On October 7, 2009, the Department of Commerce (Commerce) announced its decision to initiate AD and CVD investigations on imports of seamless carbon and alloy steel standard, line and pressure pipe from China.  The products covered by these investigations include seamless carbon and alloy steel standard, line, and pressure pipes less than or equal to 16 inches (406.4 mm) in outside diameter.  These products are intended for the conveyance of water, steam, petrochemicals, chemicals, oil products, natural gas, and other liquids and gasses in industrial piping systems.  (See Scope in the left panel -- to be updated when the initiation is published.)  The Department Commerce has specifically questioned whether the "end uses" langauge in the scope description is appropriate, and asks for comments by October, 26, 2009, with rebuttal comments due November 2, 2009.

Dumping occurs when a foreign company sells a product in the United States at less than normal value. Subsidies are financial assistance from foreign governments that benefit the production, manufacture, or exportation of goods.

The U.S. International Trade Commission (ITC) is scheduled to make its preliminary injury determination on or about November 2, 2009.  If the ITC determines that there is a reasonable indication that imports from China are materially injuring, or threatening material injury to, the domestic industry, the investigations will continue, and Commerce will be scheduled to make its CVD preliminary determination in December 2009 and AD preliminary determination in February 2010.

Initial dumping margins for imports from China were calculated at 98.37% -- this rate is 28 points higher than the 70.58% rate alleged in the petition (see below).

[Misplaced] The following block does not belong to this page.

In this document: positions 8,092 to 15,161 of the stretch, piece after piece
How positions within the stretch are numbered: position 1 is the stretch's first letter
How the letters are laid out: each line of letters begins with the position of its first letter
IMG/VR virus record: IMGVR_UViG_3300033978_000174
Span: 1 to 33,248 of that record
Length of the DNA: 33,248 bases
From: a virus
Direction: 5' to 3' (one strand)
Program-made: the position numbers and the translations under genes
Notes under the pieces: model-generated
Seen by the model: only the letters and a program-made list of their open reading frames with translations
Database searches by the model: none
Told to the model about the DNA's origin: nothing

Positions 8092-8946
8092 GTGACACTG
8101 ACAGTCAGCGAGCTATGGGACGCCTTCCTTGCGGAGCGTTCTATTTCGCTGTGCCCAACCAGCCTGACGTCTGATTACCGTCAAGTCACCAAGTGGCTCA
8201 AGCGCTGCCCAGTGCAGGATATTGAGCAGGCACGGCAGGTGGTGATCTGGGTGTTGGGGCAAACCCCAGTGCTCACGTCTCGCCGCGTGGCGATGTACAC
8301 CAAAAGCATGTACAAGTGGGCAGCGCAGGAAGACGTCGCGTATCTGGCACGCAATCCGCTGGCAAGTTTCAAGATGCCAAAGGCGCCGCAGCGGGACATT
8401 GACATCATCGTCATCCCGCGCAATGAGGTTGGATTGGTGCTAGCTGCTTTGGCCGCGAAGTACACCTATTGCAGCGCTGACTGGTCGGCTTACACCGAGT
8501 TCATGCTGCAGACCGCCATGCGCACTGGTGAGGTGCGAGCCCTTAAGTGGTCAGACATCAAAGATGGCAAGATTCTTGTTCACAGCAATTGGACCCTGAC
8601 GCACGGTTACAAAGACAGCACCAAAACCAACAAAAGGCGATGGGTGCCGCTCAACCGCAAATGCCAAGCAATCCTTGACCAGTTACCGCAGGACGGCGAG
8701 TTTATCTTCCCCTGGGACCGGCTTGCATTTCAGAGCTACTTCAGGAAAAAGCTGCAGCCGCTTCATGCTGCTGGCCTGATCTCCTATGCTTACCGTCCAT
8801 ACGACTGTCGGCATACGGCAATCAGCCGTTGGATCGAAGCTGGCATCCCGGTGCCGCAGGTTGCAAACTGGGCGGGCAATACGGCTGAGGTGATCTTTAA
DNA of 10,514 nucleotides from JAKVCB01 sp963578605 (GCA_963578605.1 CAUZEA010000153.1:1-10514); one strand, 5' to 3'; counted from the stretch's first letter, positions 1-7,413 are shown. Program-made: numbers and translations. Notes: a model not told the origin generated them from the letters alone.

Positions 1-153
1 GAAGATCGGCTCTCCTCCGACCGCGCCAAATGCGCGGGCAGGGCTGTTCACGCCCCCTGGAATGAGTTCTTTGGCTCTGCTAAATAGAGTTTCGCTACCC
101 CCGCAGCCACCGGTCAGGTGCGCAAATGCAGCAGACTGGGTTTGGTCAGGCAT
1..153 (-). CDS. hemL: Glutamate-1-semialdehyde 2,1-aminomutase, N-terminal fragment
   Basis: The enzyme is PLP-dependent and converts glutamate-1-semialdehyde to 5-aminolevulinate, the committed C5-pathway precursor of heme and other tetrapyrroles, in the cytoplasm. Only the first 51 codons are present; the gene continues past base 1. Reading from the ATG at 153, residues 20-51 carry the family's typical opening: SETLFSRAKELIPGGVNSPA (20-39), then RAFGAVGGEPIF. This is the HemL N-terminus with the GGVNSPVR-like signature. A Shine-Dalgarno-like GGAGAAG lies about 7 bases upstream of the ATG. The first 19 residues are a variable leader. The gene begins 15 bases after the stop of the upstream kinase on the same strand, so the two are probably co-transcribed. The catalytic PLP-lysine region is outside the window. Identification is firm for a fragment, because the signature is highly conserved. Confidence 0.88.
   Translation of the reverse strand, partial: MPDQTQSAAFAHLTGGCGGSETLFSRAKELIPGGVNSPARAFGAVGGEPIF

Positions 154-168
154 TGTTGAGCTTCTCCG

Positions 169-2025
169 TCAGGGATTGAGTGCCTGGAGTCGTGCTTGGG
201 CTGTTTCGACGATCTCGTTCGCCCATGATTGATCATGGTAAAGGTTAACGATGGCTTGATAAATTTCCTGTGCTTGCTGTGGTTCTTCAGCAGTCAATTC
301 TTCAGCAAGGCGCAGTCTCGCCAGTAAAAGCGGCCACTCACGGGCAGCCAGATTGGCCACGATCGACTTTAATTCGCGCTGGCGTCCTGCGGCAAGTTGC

Time Line*:                Countervailing Duty Investigation     Antidumping Investigation    
Petitions Filed                                         September 16, 2009                                   September 16, 2009
DOC Initiation Date                               October 6, 2009                                           October 6, 2009
ITC Preliminary Determination       November 2, 2009                                      November 2, 2009
DOC Preliminary Determinations    December 10, 2009                                    February 23, 2010
DOC Final Determinations                  February 23, 2010                                       May 10, 2010
ITC Final Determination                      April 9, 2010                                                 June 23, 2010
Issuance of Orders                                
April 16, 2010                                               June 30, 2010
*Dates for the preliminary and final determinations may be extended (and most likely will)




Certain Seamless Carbon and Alloy Standard, Line, and Pressure Pipe Imports from China Under Attack by U.S. Pipe Industry:  United States Steel Corporation and V & M Star, LP, file antidumping duty and countervailing duty petitions with the U.S. Department of Commerce and U.S. International Trade Commission.        
printable version       中文

On September 17, 2009, United States Steel Corporation and V & M Star, LP, jointly filed petitions for relief from allegedly unfairly traded seamless carbon and alloy standard, line, and pressure pipe from China.  They allege that the seamless pipe products are being sold at less than their fair value (�dumped�), and that the Government of the People�s Republic of China is unfairly subsidizing the production and export of the pipe products.